Organizers were greeted by a petition signed by harbor districts in all three involved counties, as well as Humboldt, Mendocino and Trinity county supervisors, asking that the entire effort be delayed.
Wiseman says a delay isn't practical for a process that has been twice derailed since the state law creating new protected areas passed in 1999.
Letters called for more local scientific data, more understanding of economic impacts and a concrete source of long-term funding.
Without those, the process isn't ready to go forward, the letter said.
"Such an effort needs to be driven by sound science, not an arbitrary timeline," the letter from local agencies to Resources Secretary Mike Chrisman said.
The union that represents game wardens also now favors delaying the MLPA, saying there aren't enough wardens to patrol existing areas, much less new ones. Wiseman said clearly identified closed areas could actually be easier to patrol than areas where some uses are allowed. He said local people help enforce closed areas in places like Australia and New Zealand, where the MLPA idea originated.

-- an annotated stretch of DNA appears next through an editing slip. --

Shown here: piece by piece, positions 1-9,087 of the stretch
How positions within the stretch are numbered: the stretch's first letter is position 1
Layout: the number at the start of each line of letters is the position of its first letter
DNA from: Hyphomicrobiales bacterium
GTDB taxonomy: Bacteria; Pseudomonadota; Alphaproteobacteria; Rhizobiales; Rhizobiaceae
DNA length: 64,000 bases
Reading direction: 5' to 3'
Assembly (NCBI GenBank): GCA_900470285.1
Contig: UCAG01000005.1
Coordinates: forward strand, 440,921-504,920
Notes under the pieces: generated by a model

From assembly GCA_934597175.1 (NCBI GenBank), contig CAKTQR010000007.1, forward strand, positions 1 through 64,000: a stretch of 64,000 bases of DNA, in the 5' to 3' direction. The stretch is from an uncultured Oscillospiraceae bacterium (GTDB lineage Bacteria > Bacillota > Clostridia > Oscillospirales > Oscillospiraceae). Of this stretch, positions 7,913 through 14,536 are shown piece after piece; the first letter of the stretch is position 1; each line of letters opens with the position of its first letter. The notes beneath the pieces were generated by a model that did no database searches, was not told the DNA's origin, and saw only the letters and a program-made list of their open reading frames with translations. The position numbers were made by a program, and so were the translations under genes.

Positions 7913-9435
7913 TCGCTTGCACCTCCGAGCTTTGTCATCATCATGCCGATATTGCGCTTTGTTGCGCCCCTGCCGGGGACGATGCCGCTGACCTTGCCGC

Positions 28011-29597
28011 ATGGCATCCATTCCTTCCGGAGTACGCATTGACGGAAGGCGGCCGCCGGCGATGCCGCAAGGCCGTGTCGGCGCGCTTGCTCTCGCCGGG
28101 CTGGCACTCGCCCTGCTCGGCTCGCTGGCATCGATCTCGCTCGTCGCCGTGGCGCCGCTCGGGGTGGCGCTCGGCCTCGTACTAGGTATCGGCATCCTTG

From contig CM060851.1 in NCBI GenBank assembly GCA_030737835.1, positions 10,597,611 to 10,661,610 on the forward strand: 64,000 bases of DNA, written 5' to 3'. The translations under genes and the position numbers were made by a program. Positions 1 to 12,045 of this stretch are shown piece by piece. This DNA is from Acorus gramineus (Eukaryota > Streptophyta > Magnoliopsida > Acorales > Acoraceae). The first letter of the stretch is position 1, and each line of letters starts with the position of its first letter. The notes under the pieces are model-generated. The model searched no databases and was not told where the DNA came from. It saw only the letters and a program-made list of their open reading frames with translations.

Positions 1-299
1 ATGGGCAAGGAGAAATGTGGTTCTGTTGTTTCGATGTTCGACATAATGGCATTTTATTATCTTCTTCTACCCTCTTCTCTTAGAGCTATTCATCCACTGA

About 50 locals filled the gym at Dana Gray at 7 p.m. during the drop-in event that lasted three hours.
Innes said the displays were interesting but not truly interactive.
"They are here to tell us what they are doing, not listen to what we have to suggest," he said.


Those wishing to participate in creation of the local option can contact Jim Martin at flatland@mcn.org.
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Offline JASON HOLLIDAY

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Re: Officials explain MLPA process to skeptical locals
« Reply #1 on: July 23, 2009, 04:06:44 PM »
 Thanks matt for the post. The more info i can absorb on the subject the better. I am crossing my fingers that I can get the day of the meeting off... ???
Jason Holliday
Fishing pole's are over rated..........

Offline MATT MATTISON

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Re: Officials explain MLPA process to skeptical locals
« Reply #2 on: July 23, 2009, 04:08:10 PM »
So am I. as well as my toe's